Franklin County, Texas
|Franklin County, Texas|
Location in the state of Texas
Texas's location in the U.S.
|• Total||295 sq mi (764 km2)|
|• Land||286 sq mi (741 km2)|
|• Water||9 sq mi (23 km2), 3.09%|
|• Density||34/sq mi (13/km²)|
Franklin County was established in 1875 from land given by Titus County. Although the origin of the county's name is not recorded, it is generally believed to have been named after Judge Benjamin C. Franklin, the first appointed justice in the Republic of Texas.
There are two historic properties listed on the National Register of Historic Places in Franklin County.
Franklin County was one of the last 30 prohibition, or entirely dry, counties in the state of Texas. Citizens of its county seat,Mount Vernon, voted to allow beer and wine sales, both on and off premise in May 2013.
According to a study  ordered by the Mount Vernon Economic Development Corporation in 2013, the local retail trade area population is 12,771 people. The county has 720 homes valued at $200,000 or more, 70 homes of $500,000 or more, and 72 homes valued at more than $1,000,000. Most of these homes are centered around Lake Cypress Springs, which was twice voted the Most Beautiful Lake in Texas by the readers of Dallas' "D" magazine(2005, 2010). The lake is located about 10 miles south of Mount Vernon. The EDC study determined the average sale price of lakefront property on Lake Cypress Springs (2012) was $484,000, with 91 percent of the 1,400 water-front homes being second residences. This concentration of second residences causes the population of the county to increase between 3,000 and 8,000 people on weekends and during holidays, according to estimates by the Franklin County Water District, which oversees the lake and its visitors.
Franklin County is represented in the Texas House of Representatives by the Republican George Lavender of Texarkana, Texas (Tx.HR Dist. 1). They are represented in the Texas Senate by Republican Kevin Eltife Tyler, Texas (Tx. Sen. Dist. 1). They are part of the Fourth Congressional District of Texas, represented by Republican U.S. Congressman Ralph Hall  of Rockwall, Texas, who has served since 1980.
According to the U.S. Census Bureau, the county has a total area of 295 square miles (764.0 km2), of which 286 square miles (740.7 km2) is land and 9 square miles (23.3 km2) (3.09%) is water.
- Red River County (north)
- Titus County (east)
- Camp County (southeast)
- Wood County (south)
- Hopkins County (west)
- Delta County (northwest)
Texas Almanac: 1850-2010
As of the census of 2000, there were 9,458 people, 3,754 households, and 2,732 families residing in the county. The population density was 33 people per square mile (13/km²). There were 5,132 housing units at an average density of 18 per square mile (7/km²). The racial makeup of the county was 89.19% White, 3.94% Black or African American, 0.63% Native American, 0.21% Asian, 5.14% from other races, and 0.88% from two or more races. 8.90% of the population were Hispanic or Latino of any race.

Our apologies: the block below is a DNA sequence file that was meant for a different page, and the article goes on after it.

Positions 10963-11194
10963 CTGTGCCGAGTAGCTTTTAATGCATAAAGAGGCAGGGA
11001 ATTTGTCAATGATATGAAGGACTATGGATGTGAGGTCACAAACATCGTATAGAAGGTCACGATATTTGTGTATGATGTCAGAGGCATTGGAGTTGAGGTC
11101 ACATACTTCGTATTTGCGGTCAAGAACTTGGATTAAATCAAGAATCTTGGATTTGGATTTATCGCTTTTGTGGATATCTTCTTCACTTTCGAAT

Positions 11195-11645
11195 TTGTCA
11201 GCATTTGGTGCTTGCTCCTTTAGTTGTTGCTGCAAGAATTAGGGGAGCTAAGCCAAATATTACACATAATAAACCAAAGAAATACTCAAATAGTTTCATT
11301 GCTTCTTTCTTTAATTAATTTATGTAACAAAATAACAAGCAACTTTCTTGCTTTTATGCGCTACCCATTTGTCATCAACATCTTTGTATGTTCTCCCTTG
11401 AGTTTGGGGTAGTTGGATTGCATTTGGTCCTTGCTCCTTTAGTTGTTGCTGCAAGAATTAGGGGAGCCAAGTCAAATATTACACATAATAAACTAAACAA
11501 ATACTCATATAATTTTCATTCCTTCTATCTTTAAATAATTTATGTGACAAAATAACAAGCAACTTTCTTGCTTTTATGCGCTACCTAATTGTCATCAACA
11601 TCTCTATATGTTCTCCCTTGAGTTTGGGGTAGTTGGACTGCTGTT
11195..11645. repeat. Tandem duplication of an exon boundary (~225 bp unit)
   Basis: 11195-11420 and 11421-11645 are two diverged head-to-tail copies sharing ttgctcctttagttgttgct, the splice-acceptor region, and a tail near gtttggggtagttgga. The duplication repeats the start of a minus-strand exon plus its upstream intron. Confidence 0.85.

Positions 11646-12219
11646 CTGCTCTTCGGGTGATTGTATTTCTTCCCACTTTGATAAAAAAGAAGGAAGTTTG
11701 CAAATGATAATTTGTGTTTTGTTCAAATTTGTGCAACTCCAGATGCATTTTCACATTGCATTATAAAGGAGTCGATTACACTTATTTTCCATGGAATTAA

There were 3,754 households out of which 30.10% had children under the age of 18 living with them, 61.90% were married couples living together, 8.40% had a female householder with no husband present, and 27.20% were non-families. 24.60% of all households were made up of individuals and 12.80% had someone living alone who was 65 years of age or older. The average household size was 2.48 and the average family size was 2.95.
In the county, the population was spread out with 24.30% under the age of 18, 7.30% from 18 to 24, 24.80% from 25 to 44, 25.00% from 45 to 64, and 18.50% who were 65 years of age or older. The median age was 40 years. For every 100 females there were 94.30 males. For every 100 females age 18 and over, there were 92.80 males.
The median income for a household in the county was $31,955, and the median income for a family was $37,064. Males had a median income of $28,806 versus $19,361 for females. The per capita income for the county was $17,563. About 12.50% of families and 15.60% of the population were below the poverty line, including 21.20% of those under age 18 and 12.30% of those age 65 or over.
Cities and towns
- Hagansport (North Franklin, Unincorporated)
- Mount Vernon (Central Franklin, County Seat)
- Purley (Southeast Franklin, Unincorporated)
- Scroggins (South Franklin, Unincorporated)
- Winnsboro (Mostly in Wood County)
The following school districts serve Franklin County:
- Mount Vernon ISD
- Rivercrest ISD (partly in Red River, Titus counties)
- Saltillo ISD (mostly in Hopkins County)
- Sulphur Bluff ISD (mostly in Hopkins County)
- Winnsboro ISD (mostly in Wood County, small portion in Hopkins County)
- United States Census Bureau. "2010 Census Data". United States Census Bureau. Retrieved 7 January 2012.
- Alvarez, Elizabeth Cruce (Nov 8, 2011). "Texas Almanac 2012–2013". Texas A&M University Press. pp. Contents. Retrieved 17 November 2013.
- "Find a County". National Association of Counties. Retrieved 2011-06-07.
- U.S. Decennial Census
- Texas Almanac: County Population History 1850-2010
- "American FactFinder". United States Census Bureau. Retrieved 2008-01-31.
- Franklin County government's website
- Franklin County Genealogical Society
- Franklin County, Texas, Genealogy - TXGenWeb Project
- Franklin County from the Handbook of Texas Online
||Delta County||Red River County|
|Hopkins County||Titus County|
|Wood County||Camp County|